Inflation is calculated from a base year in which a price index is assigned the number 100. For example, if the price index in 2010 was 100 and the price index in 2011 rose to 110, the inflation rate would be 10%. If the price index rose to 115 in 2012, what would be the best way to assess inflation? On the one hand, prices have only risen 5% over the previous year, but they've risen 15% since 2010. The high inflation rate in 2011 makes the inflation rate in 2012 look relatively small and doesn't really provide an accurate picture of the level of price increases consumers are experiencing. This distortion is the base effect.
The Consumer Price Index (CPI) is a measure that examines the weighted average of prices of a basket of consumer goods and services, such as transportation, food and medical care. It is calculated by taking price changes for each item in the predetermined basket of goods and averaging them. Changes in the CPI are used to assess price changes associated with the cost of living; the CPI is one of the most frequently used statistics for identifying periods of inflation or deflation.
The U.S. Bureau of Labor Statistics reports the CPI on a monthly basis. Two types of CPIs are reported each time. The CPI-W measures the Consumer Price Index for Urban Wage Earners and Clerical Workers. The CPI-U is the Consumer Price Index for Urban Consumers. It accounts for 89% of the U.S. population and is the better representation of the general public. The CPI-W is a subset that covers 28% of the U.S. population.
The CPI is used by the president, Congress and Federal Reserve Board to formulate fiscal policies based on the monthly findings and how inflation or deflation is presented. The CPI rate is expected to be 2% or under by the U.S. Department of Labor. If this inflation measure hits above the 2% level, borrowing rates may be raised to help fight off inflation. Sometimes, such as in 2014, the CPI rising above 2% is not enough to get rates raised. Other inflation gauges are also used to decide the level of inflation.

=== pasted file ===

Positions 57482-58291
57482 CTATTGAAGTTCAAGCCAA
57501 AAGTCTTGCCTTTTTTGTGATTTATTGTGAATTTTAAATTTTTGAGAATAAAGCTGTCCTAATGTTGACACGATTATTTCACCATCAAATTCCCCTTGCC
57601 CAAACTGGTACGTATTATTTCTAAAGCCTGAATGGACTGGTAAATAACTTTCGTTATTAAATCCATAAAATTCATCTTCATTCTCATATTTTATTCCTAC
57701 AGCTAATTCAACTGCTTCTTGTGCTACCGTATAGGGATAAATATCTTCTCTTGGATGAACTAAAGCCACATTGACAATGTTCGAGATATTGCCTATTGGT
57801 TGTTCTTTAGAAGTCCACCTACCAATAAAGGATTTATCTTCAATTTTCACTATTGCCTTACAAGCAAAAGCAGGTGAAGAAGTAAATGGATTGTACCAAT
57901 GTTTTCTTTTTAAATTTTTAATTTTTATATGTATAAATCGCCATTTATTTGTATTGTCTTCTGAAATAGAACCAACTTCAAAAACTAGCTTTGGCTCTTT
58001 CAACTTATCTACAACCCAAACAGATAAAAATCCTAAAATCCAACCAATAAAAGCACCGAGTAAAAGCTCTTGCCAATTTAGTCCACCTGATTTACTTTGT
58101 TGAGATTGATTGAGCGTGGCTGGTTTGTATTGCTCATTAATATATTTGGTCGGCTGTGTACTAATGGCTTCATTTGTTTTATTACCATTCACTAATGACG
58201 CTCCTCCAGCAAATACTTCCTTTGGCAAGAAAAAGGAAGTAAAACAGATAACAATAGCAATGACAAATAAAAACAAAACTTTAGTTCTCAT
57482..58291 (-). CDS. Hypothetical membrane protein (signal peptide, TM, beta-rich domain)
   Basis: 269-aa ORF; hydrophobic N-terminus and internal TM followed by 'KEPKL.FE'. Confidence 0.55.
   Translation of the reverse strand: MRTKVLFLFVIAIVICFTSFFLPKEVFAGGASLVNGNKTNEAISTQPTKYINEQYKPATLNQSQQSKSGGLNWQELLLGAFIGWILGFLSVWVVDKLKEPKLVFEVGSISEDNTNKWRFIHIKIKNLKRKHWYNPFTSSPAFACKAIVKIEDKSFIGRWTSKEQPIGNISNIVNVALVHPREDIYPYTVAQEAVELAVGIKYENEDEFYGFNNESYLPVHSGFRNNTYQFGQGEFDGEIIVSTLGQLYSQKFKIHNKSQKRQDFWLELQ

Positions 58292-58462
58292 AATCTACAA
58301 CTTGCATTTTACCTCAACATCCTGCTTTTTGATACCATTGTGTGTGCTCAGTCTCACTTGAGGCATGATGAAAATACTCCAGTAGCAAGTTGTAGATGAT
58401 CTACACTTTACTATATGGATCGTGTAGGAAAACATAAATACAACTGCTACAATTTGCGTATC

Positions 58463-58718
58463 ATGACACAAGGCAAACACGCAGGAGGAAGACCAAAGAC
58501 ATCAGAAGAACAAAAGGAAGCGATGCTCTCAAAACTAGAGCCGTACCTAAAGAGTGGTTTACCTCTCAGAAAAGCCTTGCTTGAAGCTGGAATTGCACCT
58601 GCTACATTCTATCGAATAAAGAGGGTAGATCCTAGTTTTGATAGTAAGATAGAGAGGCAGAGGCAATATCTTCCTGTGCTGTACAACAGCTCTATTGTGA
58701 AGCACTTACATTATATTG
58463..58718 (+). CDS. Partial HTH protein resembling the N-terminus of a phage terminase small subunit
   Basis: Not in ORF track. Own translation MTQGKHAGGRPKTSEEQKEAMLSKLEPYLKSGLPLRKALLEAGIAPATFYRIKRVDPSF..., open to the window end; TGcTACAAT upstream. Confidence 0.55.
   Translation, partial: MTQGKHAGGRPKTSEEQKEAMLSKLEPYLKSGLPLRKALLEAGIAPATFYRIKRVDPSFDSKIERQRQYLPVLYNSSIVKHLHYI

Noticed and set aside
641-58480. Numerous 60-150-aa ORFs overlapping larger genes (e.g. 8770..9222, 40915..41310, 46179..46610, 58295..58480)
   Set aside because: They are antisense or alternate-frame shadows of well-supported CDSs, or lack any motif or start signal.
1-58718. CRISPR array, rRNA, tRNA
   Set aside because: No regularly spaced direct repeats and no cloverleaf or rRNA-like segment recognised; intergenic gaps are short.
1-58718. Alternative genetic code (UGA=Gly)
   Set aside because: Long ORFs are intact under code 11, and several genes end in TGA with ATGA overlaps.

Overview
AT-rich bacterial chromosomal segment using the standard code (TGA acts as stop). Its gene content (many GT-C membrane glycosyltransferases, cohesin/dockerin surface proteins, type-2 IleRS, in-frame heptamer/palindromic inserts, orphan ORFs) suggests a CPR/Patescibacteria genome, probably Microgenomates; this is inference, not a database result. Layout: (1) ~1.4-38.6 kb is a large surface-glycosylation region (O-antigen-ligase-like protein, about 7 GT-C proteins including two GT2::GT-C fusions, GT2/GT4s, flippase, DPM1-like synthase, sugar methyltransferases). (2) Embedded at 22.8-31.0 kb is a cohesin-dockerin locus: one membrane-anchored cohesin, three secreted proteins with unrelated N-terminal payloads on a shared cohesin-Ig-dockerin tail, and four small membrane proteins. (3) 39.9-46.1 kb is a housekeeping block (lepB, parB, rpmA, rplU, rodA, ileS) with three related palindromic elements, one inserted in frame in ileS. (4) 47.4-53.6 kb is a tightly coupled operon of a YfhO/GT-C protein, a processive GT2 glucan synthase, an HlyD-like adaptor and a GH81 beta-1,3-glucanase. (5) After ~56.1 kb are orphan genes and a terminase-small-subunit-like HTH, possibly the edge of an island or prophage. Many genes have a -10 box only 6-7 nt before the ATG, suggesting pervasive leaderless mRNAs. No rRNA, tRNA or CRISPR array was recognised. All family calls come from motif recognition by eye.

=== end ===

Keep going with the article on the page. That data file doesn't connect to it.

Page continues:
The CPI statistics cover professionals, self-employed, poor, unemployed and retired people in the country. People not included in the report are nonmetro populations, farm families, armed forces, and people serving in prison and those in mental hospitals.
The CPI represents the cost of a basket of goods and services across the country on a monthly basis. Those goods and services are broken into eight major groups:
• Food and beverages
• Medical care
• Education and communication
• Other goods and services
The Bureau of Labor Statistics also breaks down the CPI based on regions. Each month, the report is broken out into the four major Census regions: Northeast, Midwest, South and West. Three major metro areas are also broken out each month. The regions are Chicago-Gary-Kenosha, Los Angeles-Riverside-Orange County and New York-Northern NJ-Long Island.
Along with the regional information provided each month, the Bureau of Labor Statistics also publishes reports for 11 additional metro areas every other month and an additional 13 metro areas semi-annually. These reports cover areas with large populations and represent a particular region subset.
2. Read more: Core Inflation Definition | Investopedia
3. Read more: Base Effect Definition | Investopedia
4. Read more: Consumer Price Index - CPI Definition | Investopedia